Tuesday, June 7, 2016

Pesticides and Kids Don’t Mix

Last Wednesday in Middletown a playing field was treated with toxic lawn pesticides, and hours later kids were playing a baseball game on it. Signs were posted properly to warn of the dangers of these chemicals.   

A mom questioned the signs and pulled her daughter from the game and told the coaches. The signs specifically said NO Children, NO pets within 24 hours of the application. Yet, the coaches continued with the game and most kids and families stayed on the field.

Lawn chemicals should not be applied where children, pets and the public play. Why is Middletown still doing this? The dangers of lawn chemicals are well known and documented and proven. CT has a law banning lawn care pesticides at schools, kindergarten through grade 8. The children playing on these fields were ages 9-11. But honestly, it doesn’t matter how old you are. These pesticides are more harmful to young growing bodies, but also can be dangerous to older children, adults and pets. 

Concerned residents have been trying to get the City to adopt an organic program for its public properties, including playing fields, for years. The City may say it has been using organic methods on some fields, but simply doing nothing or putting organic fertilizer on a field does not constitute a legitimate program. An organic program includes testing the soil and developing a plan specific to that property to help the soil get healthier. By building the biology of the soil, the field will grow.  

We have a viable alternative to using harmful pesticides while still having great fields. Organic methods have a proven track record. However, it does require thinking out of the box, re-training staff, moving away from traditional methods and learning new things. Branford and Cheshire have been managing their properties organically for years. It is a source of pride for the community. 

Middletown should learn from this experience and take a strong step forward to protect its youngest citizens and visitors. 

Ecoin (Environmental Collective Impact Network)
Project Green Lawn
The Jonah Center


John Milardo said...

The Parks & Recreation Department did have an organic fertilizing program in place when I retired a few years ago. It was implemented under then Middletown Mayor Sebastian Giuliano. After presenting our case regarding money and manpower to perform an organic versus chemical program, Mayor Giuliano directed us to go organic; which we did.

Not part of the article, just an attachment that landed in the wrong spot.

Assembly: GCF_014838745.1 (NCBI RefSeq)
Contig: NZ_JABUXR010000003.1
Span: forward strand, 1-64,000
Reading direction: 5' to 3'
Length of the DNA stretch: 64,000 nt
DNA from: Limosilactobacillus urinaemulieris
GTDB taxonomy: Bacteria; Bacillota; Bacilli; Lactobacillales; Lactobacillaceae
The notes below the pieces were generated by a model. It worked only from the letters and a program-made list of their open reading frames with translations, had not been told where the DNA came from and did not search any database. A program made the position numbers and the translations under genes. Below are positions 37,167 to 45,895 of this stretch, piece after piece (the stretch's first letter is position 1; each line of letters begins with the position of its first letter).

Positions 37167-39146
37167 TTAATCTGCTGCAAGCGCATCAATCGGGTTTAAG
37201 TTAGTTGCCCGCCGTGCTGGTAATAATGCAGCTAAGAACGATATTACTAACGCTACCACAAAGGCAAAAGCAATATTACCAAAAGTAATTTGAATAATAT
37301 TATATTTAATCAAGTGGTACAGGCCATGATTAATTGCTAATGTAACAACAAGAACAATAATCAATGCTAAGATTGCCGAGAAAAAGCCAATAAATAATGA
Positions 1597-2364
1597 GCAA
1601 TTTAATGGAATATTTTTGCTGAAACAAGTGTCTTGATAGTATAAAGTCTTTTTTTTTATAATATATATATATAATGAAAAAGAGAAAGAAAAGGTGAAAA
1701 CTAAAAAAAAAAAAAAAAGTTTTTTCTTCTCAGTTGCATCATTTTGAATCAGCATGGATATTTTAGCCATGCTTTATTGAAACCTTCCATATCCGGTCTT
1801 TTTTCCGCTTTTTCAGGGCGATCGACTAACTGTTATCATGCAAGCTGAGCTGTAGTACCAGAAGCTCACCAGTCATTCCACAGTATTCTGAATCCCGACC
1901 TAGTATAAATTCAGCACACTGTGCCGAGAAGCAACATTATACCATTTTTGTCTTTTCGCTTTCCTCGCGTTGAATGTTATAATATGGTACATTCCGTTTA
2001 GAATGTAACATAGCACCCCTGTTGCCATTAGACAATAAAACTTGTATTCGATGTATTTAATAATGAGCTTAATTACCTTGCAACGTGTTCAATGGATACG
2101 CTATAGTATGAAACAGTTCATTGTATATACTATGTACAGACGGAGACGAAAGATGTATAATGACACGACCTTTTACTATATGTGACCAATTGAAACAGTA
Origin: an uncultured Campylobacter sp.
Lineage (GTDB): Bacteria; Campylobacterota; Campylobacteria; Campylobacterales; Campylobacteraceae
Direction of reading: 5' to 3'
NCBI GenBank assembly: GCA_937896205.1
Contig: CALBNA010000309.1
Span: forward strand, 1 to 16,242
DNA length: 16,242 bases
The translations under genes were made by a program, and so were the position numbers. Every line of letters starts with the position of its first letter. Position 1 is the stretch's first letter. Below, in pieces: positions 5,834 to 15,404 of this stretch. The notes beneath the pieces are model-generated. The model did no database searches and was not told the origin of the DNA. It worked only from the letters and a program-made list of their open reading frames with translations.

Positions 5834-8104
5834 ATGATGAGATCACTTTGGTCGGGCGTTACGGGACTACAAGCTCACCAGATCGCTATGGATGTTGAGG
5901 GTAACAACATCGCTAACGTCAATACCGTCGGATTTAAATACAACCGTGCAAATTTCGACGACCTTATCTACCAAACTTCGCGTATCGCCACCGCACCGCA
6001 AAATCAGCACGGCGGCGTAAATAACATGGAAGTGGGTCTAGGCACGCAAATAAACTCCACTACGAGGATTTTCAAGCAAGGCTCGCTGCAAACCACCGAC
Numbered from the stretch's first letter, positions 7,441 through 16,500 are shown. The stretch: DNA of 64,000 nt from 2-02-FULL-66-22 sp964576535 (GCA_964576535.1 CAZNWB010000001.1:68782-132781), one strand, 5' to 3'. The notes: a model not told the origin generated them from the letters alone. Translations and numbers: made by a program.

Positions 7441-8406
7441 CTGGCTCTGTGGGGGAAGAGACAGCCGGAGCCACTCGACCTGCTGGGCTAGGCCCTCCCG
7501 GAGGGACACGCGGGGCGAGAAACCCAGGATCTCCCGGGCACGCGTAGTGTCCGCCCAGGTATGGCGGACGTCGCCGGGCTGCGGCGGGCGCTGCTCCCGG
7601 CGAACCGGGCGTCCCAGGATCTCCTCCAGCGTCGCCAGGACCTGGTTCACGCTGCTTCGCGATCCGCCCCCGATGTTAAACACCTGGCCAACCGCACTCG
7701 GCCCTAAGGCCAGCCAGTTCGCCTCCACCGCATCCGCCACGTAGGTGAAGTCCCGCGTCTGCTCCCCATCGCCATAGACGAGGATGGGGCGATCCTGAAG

There were residents who were involved in recommending the City go organic, as did Public Works Department Recycling Coordinator Kim O’Rourke, who ended up heading the program for the City. Kim was in charge of the instructional classes and conferences we attended and participated in for training.

The first step for the Parks department was to hire a consultant who specialized in organic turf field maintenance and construction, which was done. Soil testing on all athletic fields was performed throughout the City. All organic products recommended by the consultant were purchased and applied to all sites. We had some good results and some not so good results, but we knew changing over to an organic program was going to take several years to achieve proper results.

Unfortunately, the City did not award the department the money to properly continue the organic program. So, some fields were treated organically, others not treated at all. If the City does want to go completely organic, they will need to give the Parks department enough money to get the job done. If they do not receive proper funding , chemical treatment to fields is cheaper and provides much quicker aesthetic results than an organic program does. I am not recommending one program over the other.

Jon said...

Yes. Thank you. Last summer I was very disappointed to see pesticide application signs on the grounds at Crystal Lake Park, a place I like to take my kids to play, swim, fish & experience nature. Now these activities feel tainted by the city's use of pesticides.

Tree Fanatic said...

So, the State of CT prohibits the use of pesticides (both herbicides and insecticides) on elementary and middle school ground playing fields. Why would it be appropriate to use pesticides on those playing fields that don't fall under the Board of Education's purview? And, for heaven's sake, why would any adult let (encourage to?) kids play on the fields when the chemicals have just been applied and signage indicates no humans or pets should use those fields for a 24-hour interval? One of the products used carries the signal word "Danger", while another read "Caution" -- which should remind us that children were endangered, and no one except one parent used appropriate caution.